Not quite. I am suggesting that love, holiness, righteousness and justice are closely related and really different facets of the one nature of God. But there is a sense in which the latter three are only brought into focus when there is something with which to contrast them. Before there was evil and wrongdoing, the set-apartness and purity of holiness was all there was. Before there was unrighteousness and injustice, all was righteous and just.

          Is it meaningful to speak of holiness, rightousness and justice within the godhead, i.e. within the immanent Trinity? These are more properties of the economic Trinity. It does seem right to speak of love within the immanent Trinity, existing before created time and space, which does give love some priority.

          I should add that at the other end of time it is love which will remain.

    • Surely the point is that ALL of God’s attributes originate from love, because God IS love (not just ‘loving’). Everything about him and his actions stem from that. Thank God.

      • The phrase “God is love” is very misunderstood in media today – very badly misunderstood.
        The New testament is in koine greek. Koine greek contains less than 3% of words in modern English and yet today we only have one word for love in English and rely on adjectives and adverbs to say what we mean. Ancient Hebrew likewise only has one word for love but koine greek has 4 words for love. In any language with so few words you simply don’t have additional words that mean the same. “God is love” comes from 1 John alone and appears nowhere else in the NT and the word there is agape = Caring love.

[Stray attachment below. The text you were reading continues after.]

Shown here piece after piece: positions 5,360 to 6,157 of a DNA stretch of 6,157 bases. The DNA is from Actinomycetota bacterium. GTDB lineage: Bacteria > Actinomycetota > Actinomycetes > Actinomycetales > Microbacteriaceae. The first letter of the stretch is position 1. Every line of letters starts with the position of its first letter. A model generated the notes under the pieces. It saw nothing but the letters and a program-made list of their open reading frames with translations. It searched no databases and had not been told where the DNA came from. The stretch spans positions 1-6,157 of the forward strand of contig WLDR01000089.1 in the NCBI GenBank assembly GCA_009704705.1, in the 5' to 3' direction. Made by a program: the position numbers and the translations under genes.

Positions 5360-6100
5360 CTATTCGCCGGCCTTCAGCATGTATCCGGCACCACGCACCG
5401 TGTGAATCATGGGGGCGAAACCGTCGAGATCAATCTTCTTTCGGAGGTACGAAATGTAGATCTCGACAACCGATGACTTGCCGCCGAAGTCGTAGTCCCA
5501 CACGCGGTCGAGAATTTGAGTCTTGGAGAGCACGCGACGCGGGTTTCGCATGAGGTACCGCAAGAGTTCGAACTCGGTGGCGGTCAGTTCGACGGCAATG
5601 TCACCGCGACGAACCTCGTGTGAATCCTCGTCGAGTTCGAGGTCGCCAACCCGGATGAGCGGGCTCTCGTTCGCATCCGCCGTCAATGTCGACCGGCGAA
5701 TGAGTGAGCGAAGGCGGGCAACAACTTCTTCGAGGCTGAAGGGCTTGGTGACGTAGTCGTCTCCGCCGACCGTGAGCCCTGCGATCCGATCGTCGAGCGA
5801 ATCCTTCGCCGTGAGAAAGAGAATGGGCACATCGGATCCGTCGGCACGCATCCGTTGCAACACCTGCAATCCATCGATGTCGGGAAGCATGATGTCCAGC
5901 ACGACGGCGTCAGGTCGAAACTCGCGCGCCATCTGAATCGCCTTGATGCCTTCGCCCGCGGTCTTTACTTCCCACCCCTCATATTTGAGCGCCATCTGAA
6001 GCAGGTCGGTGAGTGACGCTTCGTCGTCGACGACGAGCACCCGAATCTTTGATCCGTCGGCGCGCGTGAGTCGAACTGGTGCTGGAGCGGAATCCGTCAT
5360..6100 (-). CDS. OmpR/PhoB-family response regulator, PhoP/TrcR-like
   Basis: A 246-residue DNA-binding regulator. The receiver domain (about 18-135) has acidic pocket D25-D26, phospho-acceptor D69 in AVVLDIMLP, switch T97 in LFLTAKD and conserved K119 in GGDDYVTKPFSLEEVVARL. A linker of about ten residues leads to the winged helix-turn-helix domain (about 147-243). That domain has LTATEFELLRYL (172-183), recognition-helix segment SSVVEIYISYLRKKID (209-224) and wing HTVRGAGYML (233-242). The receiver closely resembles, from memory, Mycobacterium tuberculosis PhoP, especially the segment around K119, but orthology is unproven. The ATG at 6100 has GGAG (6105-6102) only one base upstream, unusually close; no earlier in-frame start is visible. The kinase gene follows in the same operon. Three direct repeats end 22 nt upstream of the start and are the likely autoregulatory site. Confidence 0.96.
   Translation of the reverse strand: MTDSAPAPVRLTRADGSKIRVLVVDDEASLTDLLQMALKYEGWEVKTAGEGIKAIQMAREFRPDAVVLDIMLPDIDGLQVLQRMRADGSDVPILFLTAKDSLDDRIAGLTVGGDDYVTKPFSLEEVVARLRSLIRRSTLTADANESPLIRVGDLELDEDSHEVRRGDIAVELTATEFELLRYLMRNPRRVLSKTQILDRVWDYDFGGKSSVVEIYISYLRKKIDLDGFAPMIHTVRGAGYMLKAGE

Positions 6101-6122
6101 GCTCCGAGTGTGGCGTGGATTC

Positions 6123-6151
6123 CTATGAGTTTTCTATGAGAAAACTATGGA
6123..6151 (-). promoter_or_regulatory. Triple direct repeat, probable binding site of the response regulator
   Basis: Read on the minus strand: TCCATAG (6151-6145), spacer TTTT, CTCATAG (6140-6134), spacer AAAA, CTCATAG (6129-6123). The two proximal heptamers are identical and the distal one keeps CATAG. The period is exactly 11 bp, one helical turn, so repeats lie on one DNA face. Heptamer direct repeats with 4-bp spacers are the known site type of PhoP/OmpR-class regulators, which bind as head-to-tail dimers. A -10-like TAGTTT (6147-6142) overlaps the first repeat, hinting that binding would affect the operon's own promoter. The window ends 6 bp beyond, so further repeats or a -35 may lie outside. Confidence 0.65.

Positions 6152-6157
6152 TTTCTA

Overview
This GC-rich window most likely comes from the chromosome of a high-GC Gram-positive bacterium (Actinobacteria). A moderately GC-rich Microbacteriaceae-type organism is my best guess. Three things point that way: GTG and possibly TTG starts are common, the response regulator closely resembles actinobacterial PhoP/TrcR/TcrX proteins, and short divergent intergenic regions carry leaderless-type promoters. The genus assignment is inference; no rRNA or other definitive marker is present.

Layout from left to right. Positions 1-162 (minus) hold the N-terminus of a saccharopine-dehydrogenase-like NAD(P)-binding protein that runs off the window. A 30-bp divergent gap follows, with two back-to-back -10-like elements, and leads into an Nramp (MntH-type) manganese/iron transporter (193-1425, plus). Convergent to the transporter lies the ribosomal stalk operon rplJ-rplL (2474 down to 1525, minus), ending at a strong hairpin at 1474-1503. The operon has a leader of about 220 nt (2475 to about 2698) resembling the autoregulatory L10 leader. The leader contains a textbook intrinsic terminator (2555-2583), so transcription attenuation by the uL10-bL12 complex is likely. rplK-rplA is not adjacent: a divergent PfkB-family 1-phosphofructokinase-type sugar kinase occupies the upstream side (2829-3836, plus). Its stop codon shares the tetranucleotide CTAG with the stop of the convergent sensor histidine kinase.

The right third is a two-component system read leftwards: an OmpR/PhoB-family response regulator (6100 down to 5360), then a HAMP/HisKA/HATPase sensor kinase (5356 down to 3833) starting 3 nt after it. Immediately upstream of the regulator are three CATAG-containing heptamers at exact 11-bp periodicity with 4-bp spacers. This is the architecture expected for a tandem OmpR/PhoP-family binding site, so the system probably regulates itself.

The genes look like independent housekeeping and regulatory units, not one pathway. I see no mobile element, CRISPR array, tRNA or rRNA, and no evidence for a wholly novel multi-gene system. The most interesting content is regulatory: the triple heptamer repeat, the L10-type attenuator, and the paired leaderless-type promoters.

The phrase is telling us that God cares for us by loving us, i.e. caring for us. Christians should therefore care for others, just as God cares for us.
        Christianity is the ONLY faith in which GOD dies for us and GOD gives us forgiveness so
        long as we believe in our Lord Jesus Christ as our Saviour. That’s just how much God
        cares for us, i.e. loves us, that God even died for us.
        St Paul says in Romans chapter 8 verse 7:
        The mind governed by the flesh is hostile to God; it does not submit to God’s law,
        nor can it do so.
        As St Paul wrote in the letter to the Romans at chapter 5, also at verse 7:
        Very rarely will anyone die for a righteous person, though for a good person
        someone might possibly dare to die. 8 But God demonstrates his own love for us in
        this: While we were still sinners, Christ died for us…

        This is God who cares about us.

        • Ok, but if Jesus had never come, what would have happened with God’s righteous anger? Would it not have fallen on all of us given our unforgiven sin?

  4. I think this is a reference to Romans 11.22, where Paul admonishes his readers to “note the kindness and severity of God.” God in his love extends the offer of mercy but this cannot be spurned forever. God’s love is not indiscriminate. He does not love what is evil in his rational creation.

  5. Given the very strong emphasis on God’s love in evangelistic preaching today, I was struck recently in my reading of Acts that it is never mentioned in any public proclamation of the gospel there.

    • Can I agree and disagree here?

      Yes, love isn’t mentioned in Acts. But neither are lots of key things. My impression is that Luke beibg a thoughtful, clear and efficient writer, doesn’t waste time on too much doubling up of information. This being a sequel as opposed to a separate and complete history, I feel he focusses on what’s not already “out there”.

      I feel the same as I read John’s account of the good news. The 3 others were explaining the key points, the vital story, all in a shortish space of years to different groups. They’d lived in each others’ pockets for years. They were mates, they shared the info. John got on with other stuff. When it came time for him to fill in the gaps, why repeat the basic info when what you’re writing is FAQ (and all the other things that didn’t seem quite as urgent or was too politically incorrect at first – though it still was later of course). Key thing is they were all bros. They talked to each other. They didn’t need to waste precious paper (not invented for another millenium and a half of course).